Battle over blood

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When nurses from Blood Bank of the Redwoods set up their needles, blood machines and cartons of high-fructose juice at Sonoma State University last week, 94 students, faculty and staff members donated blood.

Math professor Rick Luttmann was not one of them.

He was ineligible, he said, because of a federal Food and Drug Administration ban on blood donations from men who had had sex with men. A ban that he said amounts to unlawful discrimination.

Blood drives are the newest battleground for SSU faculty members who, led by Luttmann, are out to purge organizations on the 8,500-student campus they say discriminate against gays .

In a resolution to the school's Academic Senate, Luttmann has asked that SSU discontinue all campus blood drives because the FDA ban violates the school's anti-discrimination policy.

Blood bank officials say SSU accounts for about 5 percent of the regional blood supply.

SSU's administration has not taken a position on the proposed resolution, said Susan Kashack, university spokeswoman.

It is not the first time faculty members have argued against allowing an organization on campus because of similar concerns. In October, SSU canceled a $15,000 athletic sponsorship deal with the Army after faculty members complained that the military's "don't ask, don't tell" policy for gay service members violated the campus policy.

If the blood bank resolution is approved by the faculty, as Luttmann predicts it will be, it will go the administration to decide whether blood drives can be continued on campus.

"The blood banks say if you are gay you are second-class, your blood isn't worthy," Luttmann said. "If the administration is really serious about the nondiscrimination policy, then we can't tolerate blood banks."

Luttmann's proposal comes on the heels of a San Jose State University decision in January to ban blood banks from conducting drives there because of discrimination issues.

While San Jose State students supported the ban, many SSU students appear to oppose it.

"People need access to blood. At any moment someone could need a transfusion," said student Skye Nashelsky, president of the Queer Straight Alliance. "The FDA is discriminating, but it's people who need blood who would be punished if we banned blood drives."

Men who have had sex with men since 1977 are eliminated from the donor pool because the FDA recognizes them as a risk of HIV infection.

The Red Cross and blood banks across the nation, including Blood Bank of the Redwoods, support lifting the lifetime ban on blood donations from such men, said Kent Corley, spokesman for Blood Bank of the Redwoods. Current HIV tests screen blood with minimal problems, he said.

However, Corley also said the ban relates to sexual history and not sexual orientation and does not constitute discrimination.

He cautioned SSU faculty against their effort.

"If we can't call on the community to step up the blood supply because of an issue like this, it would be unfortunate. People would not get the blood they need," he said.

"SSU represents a big donor base for us," Corley said, noting 350 new donors sign up at Sonoma State every year.

Last year, SSU students, faculty and staff donated 619 units of blood in 12 drives, said Diana Nation, chairwoman of JUMP, a community-building student association on campus.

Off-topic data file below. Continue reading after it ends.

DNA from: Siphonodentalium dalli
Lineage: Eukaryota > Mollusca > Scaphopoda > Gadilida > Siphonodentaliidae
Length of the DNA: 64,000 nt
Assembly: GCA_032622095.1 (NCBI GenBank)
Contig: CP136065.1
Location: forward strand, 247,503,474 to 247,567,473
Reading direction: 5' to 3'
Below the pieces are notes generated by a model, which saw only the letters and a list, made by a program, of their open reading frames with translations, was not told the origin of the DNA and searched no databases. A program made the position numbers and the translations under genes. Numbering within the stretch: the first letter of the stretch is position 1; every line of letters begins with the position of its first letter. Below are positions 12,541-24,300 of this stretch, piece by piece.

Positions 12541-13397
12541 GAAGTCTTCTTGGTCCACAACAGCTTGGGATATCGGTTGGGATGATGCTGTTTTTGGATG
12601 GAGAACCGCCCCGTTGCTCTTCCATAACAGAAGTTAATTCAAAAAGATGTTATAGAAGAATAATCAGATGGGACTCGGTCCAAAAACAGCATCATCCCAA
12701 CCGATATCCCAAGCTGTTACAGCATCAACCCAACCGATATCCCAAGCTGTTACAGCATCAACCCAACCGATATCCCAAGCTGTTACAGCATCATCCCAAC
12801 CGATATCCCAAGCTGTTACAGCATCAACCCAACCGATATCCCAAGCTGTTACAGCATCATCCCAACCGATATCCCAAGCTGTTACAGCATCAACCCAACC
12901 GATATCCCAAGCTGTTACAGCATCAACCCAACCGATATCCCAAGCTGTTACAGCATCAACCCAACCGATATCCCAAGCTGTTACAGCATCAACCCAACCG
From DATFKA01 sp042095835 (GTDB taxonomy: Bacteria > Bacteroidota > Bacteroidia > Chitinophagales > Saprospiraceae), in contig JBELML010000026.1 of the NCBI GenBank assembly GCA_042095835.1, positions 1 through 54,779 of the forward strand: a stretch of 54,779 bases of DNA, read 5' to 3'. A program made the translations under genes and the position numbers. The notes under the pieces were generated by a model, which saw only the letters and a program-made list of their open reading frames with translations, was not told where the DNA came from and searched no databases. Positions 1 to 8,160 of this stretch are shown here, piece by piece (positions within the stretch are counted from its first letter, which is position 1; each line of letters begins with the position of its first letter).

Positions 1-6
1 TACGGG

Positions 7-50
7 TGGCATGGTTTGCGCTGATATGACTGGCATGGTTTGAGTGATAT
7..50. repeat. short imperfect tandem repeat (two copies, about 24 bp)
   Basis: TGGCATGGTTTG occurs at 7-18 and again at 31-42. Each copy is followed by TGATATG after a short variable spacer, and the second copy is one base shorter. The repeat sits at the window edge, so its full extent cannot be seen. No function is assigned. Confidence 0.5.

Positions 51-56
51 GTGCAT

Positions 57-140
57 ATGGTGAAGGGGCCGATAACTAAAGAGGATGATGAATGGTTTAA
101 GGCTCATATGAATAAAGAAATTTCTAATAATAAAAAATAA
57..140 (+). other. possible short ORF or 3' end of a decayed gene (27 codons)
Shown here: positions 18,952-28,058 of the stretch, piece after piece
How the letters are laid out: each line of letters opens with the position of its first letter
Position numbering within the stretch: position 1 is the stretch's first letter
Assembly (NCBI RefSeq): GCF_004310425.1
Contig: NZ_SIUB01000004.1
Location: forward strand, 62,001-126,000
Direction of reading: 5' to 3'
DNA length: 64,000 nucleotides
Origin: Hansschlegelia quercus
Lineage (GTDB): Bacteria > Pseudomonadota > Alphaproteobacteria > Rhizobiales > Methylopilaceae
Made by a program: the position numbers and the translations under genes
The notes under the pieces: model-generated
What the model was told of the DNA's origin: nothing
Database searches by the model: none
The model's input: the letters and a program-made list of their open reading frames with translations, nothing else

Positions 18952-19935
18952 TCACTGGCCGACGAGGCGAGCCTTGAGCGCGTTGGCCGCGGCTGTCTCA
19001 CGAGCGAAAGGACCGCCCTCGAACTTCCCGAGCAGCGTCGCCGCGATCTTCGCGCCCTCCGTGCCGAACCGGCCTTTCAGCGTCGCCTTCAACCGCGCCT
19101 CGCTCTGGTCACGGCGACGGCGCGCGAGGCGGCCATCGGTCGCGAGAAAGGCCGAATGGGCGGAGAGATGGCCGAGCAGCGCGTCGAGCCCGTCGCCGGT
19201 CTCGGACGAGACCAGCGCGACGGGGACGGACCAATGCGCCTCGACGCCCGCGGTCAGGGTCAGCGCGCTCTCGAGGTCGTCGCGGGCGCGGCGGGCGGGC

That represents 5 percent of Blood Bank of the Redwoods' three-county supply, Corley said, and a potentially significant long-term supply if young student donors get in the habit of giving blood regularly.

"Nobody wants to see anybody discriminated against. I mean, that's not what we're trying to promote by wanting to promote the blood drives," Nation said. "But we feel the benefits outweigh the cost at this time."

Student leaders are considering a resolution opposing Luttmann's proposed ban on blood drives.

"We don't want it to look like we're supporting discrimination, but we don't feel qualified to determine if the FDA's ban is incorrect," said Jonathan White, speaker of the Student Senate. "Sponsoring blood drives is good for the whole community."

Students in the Queer Straight Alliance are supporting the blood drives, too, and issued a statement voicing opposition to both the FDA policy and the proposed faculty resolution.

Nashelsky and others in the Queer Straight Alliance are working to develop strategies to educate the community about the FDA's ban without endangering the quantity of the blood supply.

Students unable to contribute to blood drives may be asked to find a donor to give blood in their name. The Queer Straight Alliance may develop an on-campus visual exhibit, such as using pint jars of red-colored water to illustrate how many people wanted to give blood but were not allowed.

Some students, faculty and staff are finding their own ways to cope with the FDA policy.

Luttmann said at the blood drive last week he rolled up his sleeve to give blood while telling blood bank staff he was gay.

"I asked, 'Is that going to be a problem?' and they said 'Yes, I'm sorry, but it is,' " Luttmann said.

He did not give blood.

Nashelsky, whose grandmother received blood during a medical emergency five years ago, said he has donated about 20 times in her name, opting in his words to "lie."

"I want to donate. I know I'm not (HIV) positive. I have safe sex and I get tested regularly," said Nashelsky, who has the coveted O negative blood type.

"I don't like lying. But I can't say 'no, I can't donate. Sorry to ruin your day.' It's a good feeling. It's a gift you're able to give someone."

You can reach Staff Writer Laura Norton at 521-5220 or

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